Sunday, April 11, 2010

Early Magnolia Season in the Elliotts' Garden

The Entrance to Bill and Eileen Elliott's Garden

Magnolia x loebneri 'Leonard Messel'

The Newly Formalized Vegetable Garden

Plant Labels: Discarded Flatware from the Recycling Center

The New Lutyens Bench Border

The Compost Pile

A Woodland treasure: Hepatica nobilis

In a normal year, late-April is the beginning of the magnolia season in Bill and Eileen Elliott's garden. This year is different (every year is different for a gardener) and the season has begun about two weeks earlier than usual. So this morning, I drove with my friend Susan to the Elliott's garden in the rural village of Hancock. You see, the magnolia I helped Susan plant in her garden several years ago isn't doing so great and she may need a replacement. I thought the Elliott's garden would be the ideal place for Susan to see how well various varieties of magnolias fared in New Hampshire.

I met the Elliotts in 1997 in Joanna Reed's garden in Malvern, PA. They, like me, had traveled from New Hampshire to visit Joanna's garden. Joanna was a superb plantswoman and had a garden chalk full of unique and interesting plants from all over the world. Joanna, a former president of the Herb Society of America, also studied at the Barnes Foundation Arboretum and was well know as an expert in woody shrubs and trees. Joanna, in her late 70's at the time, was leading several visitors around her garden and I struck a conversation with an interesting couple who were also fascinated by Joanna and her garden. As it turned out, they were from nearby Hancock, New Hampshire and were keen gardeners with a special interest in woody plants. One of trees that I saw in flower for the first time is a favorite magnolia of Eileen's, Magnolia sieboldii. In New Hampshire, Magnolia sieboldii blooms in late May. It has white cupped flowers with a delightful citrusy fragrance and 2 inch long carmine fruit which are a garden feature in August and September.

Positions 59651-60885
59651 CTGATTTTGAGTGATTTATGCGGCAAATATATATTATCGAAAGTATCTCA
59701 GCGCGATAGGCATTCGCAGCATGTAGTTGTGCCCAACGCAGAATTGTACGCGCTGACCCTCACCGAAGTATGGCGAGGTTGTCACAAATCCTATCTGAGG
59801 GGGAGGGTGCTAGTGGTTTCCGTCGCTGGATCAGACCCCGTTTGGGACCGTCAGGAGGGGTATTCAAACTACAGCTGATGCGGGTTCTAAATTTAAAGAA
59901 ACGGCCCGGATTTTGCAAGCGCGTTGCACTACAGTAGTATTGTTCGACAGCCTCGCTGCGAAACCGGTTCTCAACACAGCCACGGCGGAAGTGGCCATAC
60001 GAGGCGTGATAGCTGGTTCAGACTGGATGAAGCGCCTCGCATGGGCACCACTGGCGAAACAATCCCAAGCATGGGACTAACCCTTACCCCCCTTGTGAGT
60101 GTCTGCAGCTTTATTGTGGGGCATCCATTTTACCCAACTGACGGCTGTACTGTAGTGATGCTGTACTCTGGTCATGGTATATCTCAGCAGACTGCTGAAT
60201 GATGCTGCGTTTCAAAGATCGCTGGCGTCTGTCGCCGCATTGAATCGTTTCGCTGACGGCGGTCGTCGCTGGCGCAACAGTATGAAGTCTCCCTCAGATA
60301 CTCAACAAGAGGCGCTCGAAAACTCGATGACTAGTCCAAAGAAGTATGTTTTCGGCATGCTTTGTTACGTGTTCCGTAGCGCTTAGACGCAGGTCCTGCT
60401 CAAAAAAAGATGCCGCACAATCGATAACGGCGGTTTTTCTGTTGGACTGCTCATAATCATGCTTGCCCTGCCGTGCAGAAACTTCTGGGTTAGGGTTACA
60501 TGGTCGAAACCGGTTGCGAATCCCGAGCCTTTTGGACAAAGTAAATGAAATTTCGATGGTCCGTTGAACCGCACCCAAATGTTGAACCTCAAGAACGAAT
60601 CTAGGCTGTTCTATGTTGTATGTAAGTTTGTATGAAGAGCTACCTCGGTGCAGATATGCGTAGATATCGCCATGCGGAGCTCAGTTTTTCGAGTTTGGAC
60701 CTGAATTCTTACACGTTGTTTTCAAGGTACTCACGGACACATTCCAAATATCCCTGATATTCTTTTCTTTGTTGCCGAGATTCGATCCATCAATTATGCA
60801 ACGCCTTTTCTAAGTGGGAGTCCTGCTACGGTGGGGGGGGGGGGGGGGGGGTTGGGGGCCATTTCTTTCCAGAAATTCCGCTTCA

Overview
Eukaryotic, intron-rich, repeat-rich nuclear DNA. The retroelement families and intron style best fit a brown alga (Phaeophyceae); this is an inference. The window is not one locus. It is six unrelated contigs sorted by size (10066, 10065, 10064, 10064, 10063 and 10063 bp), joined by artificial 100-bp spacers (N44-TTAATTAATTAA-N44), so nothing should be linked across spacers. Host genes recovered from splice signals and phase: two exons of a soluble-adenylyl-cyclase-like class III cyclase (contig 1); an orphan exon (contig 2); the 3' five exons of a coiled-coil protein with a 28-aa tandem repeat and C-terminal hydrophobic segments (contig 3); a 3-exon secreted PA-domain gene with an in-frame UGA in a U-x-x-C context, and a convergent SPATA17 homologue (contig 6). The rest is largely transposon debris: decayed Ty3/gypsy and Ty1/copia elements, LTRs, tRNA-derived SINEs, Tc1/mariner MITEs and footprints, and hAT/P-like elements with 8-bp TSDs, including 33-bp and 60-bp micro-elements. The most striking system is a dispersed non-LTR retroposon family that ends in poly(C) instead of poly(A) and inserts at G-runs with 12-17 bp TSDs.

When we arrived at the Elliotts' garden, you could see the Magnolia x loebneri 'Leonard Messel' from the street. It is a cross cross of M. kobus and M. stellata. It has fuscia-pink flowers and is hardy to Zone 4. The Elliotts also have the cross 'Merrill', an Arnold Arboretum introduction with magnificent white flowers. They have several of 'The little Girl Hybrids' in bud, ready to flower in the next week ot two. The hybrids are a cross of M. lilliflora 'Nigra' and M. stellata 'Rosea' and are all shrubby growers with reddish purple flowers. The have girl's names, 'Ann', 'Betty', 'Jane', 'Judy', Ricki' and 'Susan'. They were selected for a slightly later blooming time in an effort to avoid the frost damage of M. stellata. Later in the season, the yellow flowering magnolias will be followed by M. sieboldii. Bill mentioned they also planted a bigleaf magnolia, M. macrophylla, I believe, which is not fully hardy in Zone 5 and has never flowered for them.